Smith v. Baker, No. 14-99003 (9th Cir. 2020)Annotate this Case
The Ninth Circuit affirmed the district court's dismissal of petitioner's habeas corpus petition challenging his Nevada convictions for three murders and an attempted murder, as well as his death sentence for one of the murders. The district court issued a certificate of appealability (COA) for petitioner's argument that the procedural default of his ineffective-assistance-of-counsel claim should be excused in light of Martinez v. Ryan, 566 U.S. 1 (2012).
The panel affirmed the denial of habeas relief and held that, although counsel's performance was deficient at the second penalty-phase hearing, petitioner failed to show that he was prejudiced by counsel's performance. In this case, petitioner failed to show that he was prejudiced by the lack of an evidentiary hearing, and his claim remains procedurally defaulted. Therefore, the district court did not abuse its discretion by dismissing the Martinez claim without holding an evidentiary hearing.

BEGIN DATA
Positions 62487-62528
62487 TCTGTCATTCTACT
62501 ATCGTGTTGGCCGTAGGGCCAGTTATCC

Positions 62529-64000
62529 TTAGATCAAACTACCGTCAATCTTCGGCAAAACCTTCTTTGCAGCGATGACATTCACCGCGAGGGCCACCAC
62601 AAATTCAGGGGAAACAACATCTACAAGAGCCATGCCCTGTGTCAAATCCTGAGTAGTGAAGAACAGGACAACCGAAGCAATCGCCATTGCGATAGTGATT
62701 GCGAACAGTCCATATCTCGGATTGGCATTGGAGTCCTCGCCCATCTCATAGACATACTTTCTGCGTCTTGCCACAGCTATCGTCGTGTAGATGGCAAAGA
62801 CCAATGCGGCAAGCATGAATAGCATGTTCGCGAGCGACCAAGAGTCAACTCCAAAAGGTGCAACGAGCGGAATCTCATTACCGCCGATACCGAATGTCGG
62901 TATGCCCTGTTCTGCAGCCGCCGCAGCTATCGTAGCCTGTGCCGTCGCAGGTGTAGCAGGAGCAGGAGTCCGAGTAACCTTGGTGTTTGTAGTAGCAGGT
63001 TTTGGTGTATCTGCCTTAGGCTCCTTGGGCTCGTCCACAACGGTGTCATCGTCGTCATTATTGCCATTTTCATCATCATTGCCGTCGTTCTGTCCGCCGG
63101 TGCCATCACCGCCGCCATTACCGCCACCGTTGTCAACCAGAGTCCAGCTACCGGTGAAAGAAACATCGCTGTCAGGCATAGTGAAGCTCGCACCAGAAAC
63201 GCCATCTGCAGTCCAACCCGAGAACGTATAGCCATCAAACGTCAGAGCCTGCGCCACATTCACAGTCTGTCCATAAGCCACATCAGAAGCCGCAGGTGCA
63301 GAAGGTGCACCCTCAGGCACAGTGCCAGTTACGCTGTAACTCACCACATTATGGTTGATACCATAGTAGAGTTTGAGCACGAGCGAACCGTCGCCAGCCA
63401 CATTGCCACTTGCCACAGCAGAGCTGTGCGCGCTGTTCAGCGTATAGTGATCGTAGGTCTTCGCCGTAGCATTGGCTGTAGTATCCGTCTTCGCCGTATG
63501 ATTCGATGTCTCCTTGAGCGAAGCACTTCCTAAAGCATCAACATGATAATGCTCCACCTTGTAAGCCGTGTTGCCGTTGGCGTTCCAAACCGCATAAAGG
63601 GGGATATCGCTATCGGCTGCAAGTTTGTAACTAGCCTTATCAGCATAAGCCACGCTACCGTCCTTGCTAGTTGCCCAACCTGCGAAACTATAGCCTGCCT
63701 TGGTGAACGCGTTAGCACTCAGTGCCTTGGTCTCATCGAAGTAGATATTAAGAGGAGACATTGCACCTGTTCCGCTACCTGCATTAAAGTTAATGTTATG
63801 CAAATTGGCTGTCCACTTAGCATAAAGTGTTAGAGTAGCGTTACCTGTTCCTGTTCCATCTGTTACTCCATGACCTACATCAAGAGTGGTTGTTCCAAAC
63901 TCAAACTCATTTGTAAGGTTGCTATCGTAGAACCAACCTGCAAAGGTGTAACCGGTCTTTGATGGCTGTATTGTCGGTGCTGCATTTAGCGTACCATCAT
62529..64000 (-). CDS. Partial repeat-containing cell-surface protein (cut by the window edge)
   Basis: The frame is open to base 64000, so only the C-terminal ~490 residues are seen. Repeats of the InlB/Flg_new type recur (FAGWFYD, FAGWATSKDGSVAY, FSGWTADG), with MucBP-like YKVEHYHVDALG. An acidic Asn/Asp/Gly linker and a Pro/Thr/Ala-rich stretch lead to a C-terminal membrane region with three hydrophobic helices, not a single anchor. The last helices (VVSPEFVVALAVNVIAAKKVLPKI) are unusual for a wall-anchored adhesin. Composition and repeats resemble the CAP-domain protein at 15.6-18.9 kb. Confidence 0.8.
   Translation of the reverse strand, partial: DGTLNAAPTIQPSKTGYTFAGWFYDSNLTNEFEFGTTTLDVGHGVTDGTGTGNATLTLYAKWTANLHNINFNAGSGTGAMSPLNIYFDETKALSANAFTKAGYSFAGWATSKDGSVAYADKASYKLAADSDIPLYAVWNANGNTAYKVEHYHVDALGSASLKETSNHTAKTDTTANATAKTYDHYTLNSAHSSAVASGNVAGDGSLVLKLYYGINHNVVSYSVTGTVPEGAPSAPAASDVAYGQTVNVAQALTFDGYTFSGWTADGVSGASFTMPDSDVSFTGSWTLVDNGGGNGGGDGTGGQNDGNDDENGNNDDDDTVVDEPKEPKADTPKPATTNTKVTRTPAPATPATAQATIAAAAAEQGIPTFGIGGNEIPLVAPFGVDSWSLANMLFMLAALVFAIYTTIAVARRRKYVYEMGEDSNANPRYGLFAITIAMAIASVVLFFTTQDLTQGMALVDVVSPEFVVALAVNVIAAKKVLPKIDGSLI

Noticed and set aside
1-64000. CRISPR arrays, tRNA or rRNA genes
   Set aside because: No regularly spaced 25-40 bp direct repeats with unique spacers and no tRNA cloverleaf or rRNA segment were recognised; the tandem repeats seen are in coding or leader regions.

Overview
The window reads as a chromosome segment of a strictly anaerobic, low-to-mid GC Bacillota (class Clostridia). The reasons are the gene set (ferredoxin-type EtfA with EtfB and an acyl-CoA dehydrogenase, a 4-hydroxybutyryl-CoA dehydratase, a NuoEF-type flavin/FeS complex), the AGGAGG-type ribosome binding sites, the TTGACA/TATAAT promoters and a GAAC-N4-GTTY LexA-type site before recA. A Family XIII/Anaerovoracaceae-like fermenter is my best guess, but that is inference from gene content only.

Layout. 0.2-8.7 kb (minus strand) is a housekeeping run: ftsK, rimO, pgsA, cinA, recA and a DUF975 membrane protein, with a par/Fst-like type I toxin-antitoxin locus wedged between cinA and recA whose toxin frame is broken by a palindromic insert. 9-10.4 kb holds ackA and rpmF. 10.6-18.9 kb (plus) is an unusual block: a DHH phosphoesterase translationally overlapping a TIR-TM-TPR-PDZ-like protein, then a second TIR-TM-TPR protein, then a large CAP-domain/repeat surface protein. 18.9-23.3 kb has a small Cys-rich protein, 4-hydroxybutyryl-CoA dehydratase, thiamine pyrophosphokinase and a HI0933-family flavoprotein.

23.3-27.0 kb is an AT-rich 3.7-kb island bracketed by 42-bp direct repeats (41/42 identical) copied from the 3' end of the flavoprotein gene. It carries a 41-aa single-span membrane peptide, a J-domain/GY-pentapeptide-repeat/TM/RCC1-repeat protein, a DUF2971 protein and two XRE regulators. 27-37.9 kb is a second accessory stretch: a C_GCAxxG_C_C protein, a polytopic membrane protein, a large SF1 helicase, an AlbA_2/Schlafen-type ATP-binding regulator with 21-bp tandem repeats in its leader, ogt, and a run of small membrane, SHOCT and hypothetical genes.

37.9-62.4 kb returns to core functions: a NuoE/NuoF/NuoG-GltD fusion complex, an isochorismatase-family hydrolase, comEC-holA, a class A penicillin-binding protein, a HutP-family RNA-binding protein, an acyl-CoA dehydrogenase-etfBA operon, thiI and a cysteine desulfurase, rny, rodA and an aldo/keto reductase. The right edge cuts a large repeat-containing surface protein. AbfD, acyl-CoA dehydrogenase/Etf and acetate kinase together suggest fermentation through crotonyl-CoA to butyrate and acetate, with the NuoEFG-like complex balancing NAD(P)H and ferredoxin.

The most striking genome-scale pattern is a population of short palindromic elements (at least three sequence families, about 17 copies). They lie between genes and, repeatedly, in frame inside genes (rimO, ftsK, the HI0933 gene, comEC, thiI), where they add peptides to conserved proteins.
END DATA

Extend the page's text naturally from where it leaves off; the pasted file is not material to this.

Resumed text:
The panel certified petitioner's claim alleging violation of the rule set out in Stromberg v. California, 283 U.S. 359 (1931), but ultimately concluded that this claim does not entitle petitioner to habeas relief because the Stromberg error was harmless. The panel declined to certify the remaining claims because they do not raise substantial questions of law and the panel was not persuaded that reasonable jurists would find the district court’s assessment of the constitutional claims debatable or wrong.